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FREC Centennial Celebration and Field Day

Posted: May 21, 2018

The Fruit Research and Extension Center has a one hundred-year history of developing scientific information for the benefit of the fruit industry throughout Pennsylvania. Join us on July 10, 2018 for our celebration.
Fruit Research Lab, Arendtsville, PA—inspecting fruit at harvest. (1940s?) Left to Right: Dean Asquith, Entomology, Frank Hewetson, Pomology, and Fred Lewis, Pathology (see comments at the end of this article)

Fruit Research Lab, Arendtsville, PA—inspecting fruit at harvest. (1940s?) Left to Right: Dean Asquith, Entomology, Frank Hewetson, Pomology, and Fred Lewis, Pathology (see comments at the end of this article)

The Fruit Research and Extension Center (FREC) is holding a Centennial Celebration and Field Day July 10, 2018, at 290 University Dr., Biglerville, PA 17307, from 10:00 am to 4:00 pm. Registration will be online and the fee is $20.00 per person, including a chicken barbecue lunch and all educational materials.

In the morning after the Opening Ceremony, faculty and graduate student work will be highlighted during field and poster sessions. After lunch, concurrent sessions will be taking place on cutting-edge specialty crop research in the areas of plant pathology, entomology, pomology, and agricultural engineering.

Fruit Research and Extension Center History Snapshot

The college established a field laboratory at Arendtsville in 1918 and appointed a plant pathologist and an entomologist to work on fruit problems in the region. Closed temporarily as an economic measure in 1936—the laboratory reopened in 1937 due to the recognition that certain kinds of research could best be conducted in this fruit-producing region. Land and buildings purchased in Arendtsville were remodeled into offices and laboratories, and a greenhouse was added for studies of virus diseases. Three faculty members conducted the center's research programs. Expansion took place over the following years:

  • Because of the increased need for fruit research into new cultural practices, pesticides, and virus diseases, the College of Agriculture Sciences purchased additional farmland at Biglerville in 1956 and added a plant virologist to its faculty in 1965.
  • A grant from the Musselman Foundation, along with funds from state and federal sources, made possible the construction of a new laboratory, office, greenhouse, and service facilities at Biglerville in 1971.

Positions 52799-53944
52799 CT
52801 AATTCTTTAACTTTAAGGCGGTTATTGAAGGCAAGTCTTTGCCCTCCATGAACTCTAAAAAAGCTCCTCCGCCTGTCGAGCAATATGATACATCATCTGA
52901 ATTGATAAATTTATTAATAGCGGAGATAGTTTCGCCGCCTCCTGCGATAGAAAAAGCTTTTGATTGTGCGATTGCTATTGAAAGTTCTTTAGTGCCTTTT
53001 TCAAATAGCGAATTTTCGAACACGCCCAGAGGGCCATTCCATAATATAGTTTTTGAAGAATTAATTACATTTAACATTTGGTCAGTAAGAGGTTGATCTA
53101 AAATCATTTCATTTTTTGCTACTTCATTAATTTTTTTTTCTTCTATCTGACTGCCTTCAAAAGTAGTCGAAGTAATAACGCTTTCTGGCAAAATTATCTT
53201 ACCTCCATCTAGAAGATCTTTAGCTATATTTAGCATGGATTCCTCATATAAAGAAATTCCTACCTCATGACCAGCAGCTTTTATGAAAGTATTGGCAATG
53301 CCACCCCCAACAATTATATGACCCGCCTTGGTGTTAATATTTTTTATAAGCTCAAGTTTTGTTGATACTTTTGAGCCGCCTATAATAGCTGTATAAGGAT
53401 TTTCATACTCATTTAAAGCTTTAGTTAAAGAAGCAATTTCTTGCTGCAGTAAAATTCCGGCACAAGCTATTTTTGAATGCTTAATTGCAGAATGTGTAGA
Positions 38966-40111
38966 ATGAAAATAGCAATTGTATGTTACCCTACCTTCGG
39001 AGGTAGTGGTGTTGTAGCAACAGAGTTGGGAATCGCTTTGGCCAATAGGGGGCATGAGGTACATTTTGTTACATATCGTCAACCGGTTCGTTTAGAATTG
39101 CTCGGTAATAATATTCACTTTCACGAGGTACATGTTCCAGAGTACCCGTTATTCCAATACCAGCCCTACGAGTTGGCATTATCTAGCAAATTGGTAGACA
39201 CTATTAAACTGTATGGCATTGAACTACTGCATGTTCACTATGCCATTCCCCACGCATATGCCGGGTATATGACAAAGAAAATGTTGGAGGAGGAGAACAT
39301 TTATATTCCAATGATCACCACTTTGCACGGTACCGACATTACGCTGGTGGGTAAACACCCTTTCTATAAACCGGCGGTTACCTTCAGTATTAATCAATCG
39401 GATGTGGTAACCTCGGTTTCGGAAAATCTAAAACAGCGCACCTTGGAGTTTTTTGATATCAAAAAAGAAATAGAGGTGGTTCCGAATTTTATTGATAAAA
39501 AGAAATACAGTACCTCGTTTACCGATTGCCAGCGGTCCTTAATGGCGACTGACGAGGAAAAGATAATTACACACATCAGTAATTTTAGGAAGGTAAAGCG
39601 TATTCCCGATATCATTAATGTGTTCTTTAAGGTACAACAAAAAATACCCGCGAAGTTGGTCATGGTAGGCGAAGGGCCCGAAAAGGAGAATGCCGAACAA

• To support much-needed research in postharvest physiology, a new state-of-the-art, computerized, controlled-atmosphere storage facility was built in 1989.

Today, independent studies in entomology, plant pathology, pomology, and ag engineering are conducted in orchards, laboratories, and buildings with specialized facilities and equipment. Studies include improved methods of fruit production, better pest and disease control programs, and more recently the discipline of automation and precision engineering.

Please plan to join us as we celebrate this very important milestone for our Fruit Research and Extension Center!

Registration

Centennial Celebration & Field Day

Who are these three gentlemen in the photo and what are they doing?

  • "I think they are some of the original FREC scientists inspecting fruit at harvest." Tara Baugher, Extension Educator—Tree Fruit
  • "I would agree with Tara on what the men are doing. However, who they are is a mystery." Rob Crassweller, Professor of Horticulture—Extension Specialist, Tree Fruit Production
  • "I may be totally wrong on this but I think it might be a young Dean Asquith (L), Frank Hewetson (he was taller than Fred and Dean and is in the center of this picture) and Fred Lewis (R).  It might be a picture in the 1940's...all three were there by then. I never saw any pictures of other scientists at the Fruit Research Lab (FRL) other than Stuart Frost in the 1920's. So that is my best guess!" Larry Hull, Ph.D. Professor Emeritus of Entomology

Can you identify the scientists in this photo?